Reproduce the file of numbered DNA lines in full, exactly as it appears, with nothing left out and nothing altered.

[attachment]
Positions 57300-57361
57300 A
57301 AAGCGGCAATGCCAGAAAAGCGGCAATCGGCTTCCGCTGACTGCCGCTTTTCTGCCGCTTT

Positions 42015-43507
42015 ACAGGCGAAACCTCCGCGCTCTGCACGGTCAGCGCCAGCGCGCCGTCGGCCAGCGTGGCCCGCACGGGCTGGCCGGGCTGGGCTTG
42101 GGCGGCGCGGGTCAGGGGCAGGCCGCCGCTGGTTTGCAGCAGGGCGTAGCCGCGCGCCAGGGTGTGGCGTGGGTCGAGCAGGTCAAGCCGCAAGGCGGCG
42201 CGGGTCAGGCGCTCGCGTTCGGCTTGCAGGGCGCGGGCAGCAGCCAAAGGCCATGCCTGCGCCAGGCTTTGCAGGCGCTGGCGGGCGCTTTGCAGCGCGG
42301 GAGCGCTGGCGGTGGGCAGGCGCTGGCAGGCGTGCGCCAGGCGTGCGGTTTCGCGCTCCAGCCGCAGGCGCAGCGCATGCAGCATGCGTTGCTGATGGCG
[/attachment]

Positions 57300-57361
57300 A
57301 AAGCGGCAATGCCAGAAAAGCGGCAATCGGCTTCCGCTGACTGCCGCTTTTCTGCCGCTTT

Positions 42015-43507
42015 ACAGGCGAAACCTCCGCGCTCTGCACGGTCAGCGCCAGCGCGCCGTCGGCCAGCGTGGCCCGCACGGGCTGGCCGGGCTGGGCTTG
42101 GGCGGCGCGGGTCAGGGGCAGGCCGCCGCTGGTTTGCAGCAGGGCGTAGCCGCGCGCCAGGGTGTGGCGTGGGTCGAGCAGGTCAAGCCGCAAGGCGGCG
42201 CGGGTCAGGCGCTCGCGTTCGGCTTGCAGGGCGCGGGCAGCAGCCAAAGGCCATGCCTGCGCCAGGCTTTGCAGGCGCTGGCGGGCGCTTTGCAGCGCGG
42301 GAGCGCTGGCGGTGGGCAGGCGCTGGCAGGCGTGCGCCAGGCGTGCGGTTTCGCGCTCCAGCCGCAGGCGCAGCGCATGCAGCATGCGTTGCTGATGGCG